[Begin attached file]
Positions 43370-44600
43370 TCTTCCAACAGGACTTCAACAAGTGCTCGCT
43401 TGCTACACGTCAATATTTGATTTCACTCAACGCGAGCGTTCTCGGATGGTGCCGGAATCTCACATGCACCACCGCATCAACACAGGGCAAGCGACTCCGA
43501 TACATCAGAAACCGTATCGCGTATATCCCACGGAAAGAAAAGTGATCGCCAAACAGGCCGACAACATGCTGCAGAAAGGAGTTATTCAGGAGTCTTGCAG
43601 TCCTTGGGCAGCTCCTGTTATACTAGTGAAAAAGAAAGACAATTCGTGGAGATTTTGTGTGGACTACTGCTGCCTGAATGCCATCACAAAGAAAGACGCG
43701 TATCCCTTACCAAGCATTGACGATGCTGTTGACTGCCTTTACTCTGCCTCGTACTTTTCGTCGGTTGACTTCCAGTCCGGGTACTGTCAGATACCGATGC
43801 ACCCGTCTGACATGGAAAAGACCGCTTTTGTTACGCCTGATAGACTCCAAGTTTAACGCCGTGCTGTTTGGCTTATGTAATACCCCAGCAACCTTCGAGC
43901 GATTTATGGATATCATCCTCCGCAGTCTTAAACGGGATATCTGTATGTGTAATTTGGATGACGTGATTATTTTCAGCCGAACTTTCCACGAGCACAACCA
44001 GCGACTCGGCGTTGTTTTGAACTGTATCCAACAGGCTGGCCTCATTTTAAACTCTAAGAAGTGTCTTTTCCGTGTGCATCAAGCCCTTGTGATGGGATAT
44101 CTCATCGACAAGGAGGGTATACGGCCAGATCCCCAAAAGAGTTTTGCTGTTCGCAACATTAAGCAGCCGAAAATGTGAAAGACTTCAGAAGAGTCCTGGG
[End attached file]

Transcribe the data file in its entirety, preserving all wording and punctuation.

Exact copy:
Positions 43370-44600
43370 TCTTCCAACAGGACTTCAACAAGTGCTCGCT
43401 TGCTACACGTCAATATTTGATTTCACTCAACGCGAGCGTTCTCGGATGGTGCCGGAATCTCACATGCACCACCGCATCAACACAGGGCAAGCGACTCCGA
43501 TACATCAGAAACCGTATCGCGTATATCCCACGGAAAGAAAAGTGATCGCCAAACAGGCCGACAACATGCTGCAGAAAGGAGTTATTCAGGAGTCTTGCAG
43601 TCCTTGGGCAGCTCCTGTTATACTAGTGAAAAAGAAAGACAATTCGTGGAGATTTTGTGTGGACTACTGCTGCCTGAATGCCATCACAAAGAAAGACGCG
43701 TATCCCTTACCAAGCATTGACGATGCTGTTGACTGCCTTTACTCTGCCTCGTACTTTTCGTCGGTTGACTTCCAGTCCGGGTACTGTCAGATACCGATGC
43801 ACCCGTCTGACATGGAAAAGACCGCTTTTGTTACGCCTGATAGACTCCAAGTTTAACGCCGTGCTGTTTGGCTTATGTAATACCCCAGCAACCTTCGAGC
43901 GATTTATGGATATCATCCTCCGCAGTCTTAAACGGGATATCTGTATGTGTAATTTGGATGACGTGATTATTTTCAGCCGAACTTTCCACGAGCACAACCA
44001 GCGACTCGGCGTTGTTTTGAACTGTATCCAACAGGCTGGCCTCATTTTAAACTCTAAGAAGTGTCTTTTCCGTGTGCATCAAGCCCTTGTGATGGGATAT
44101 CTCATCGACAAGGAGGGTATACGGCCAGATCCCCAAAAGAGTTTTGCTGTTCGCAACATTAAGCAGCCGAAAATGTGAAAGACTTCAGAAGAGTCCTGGG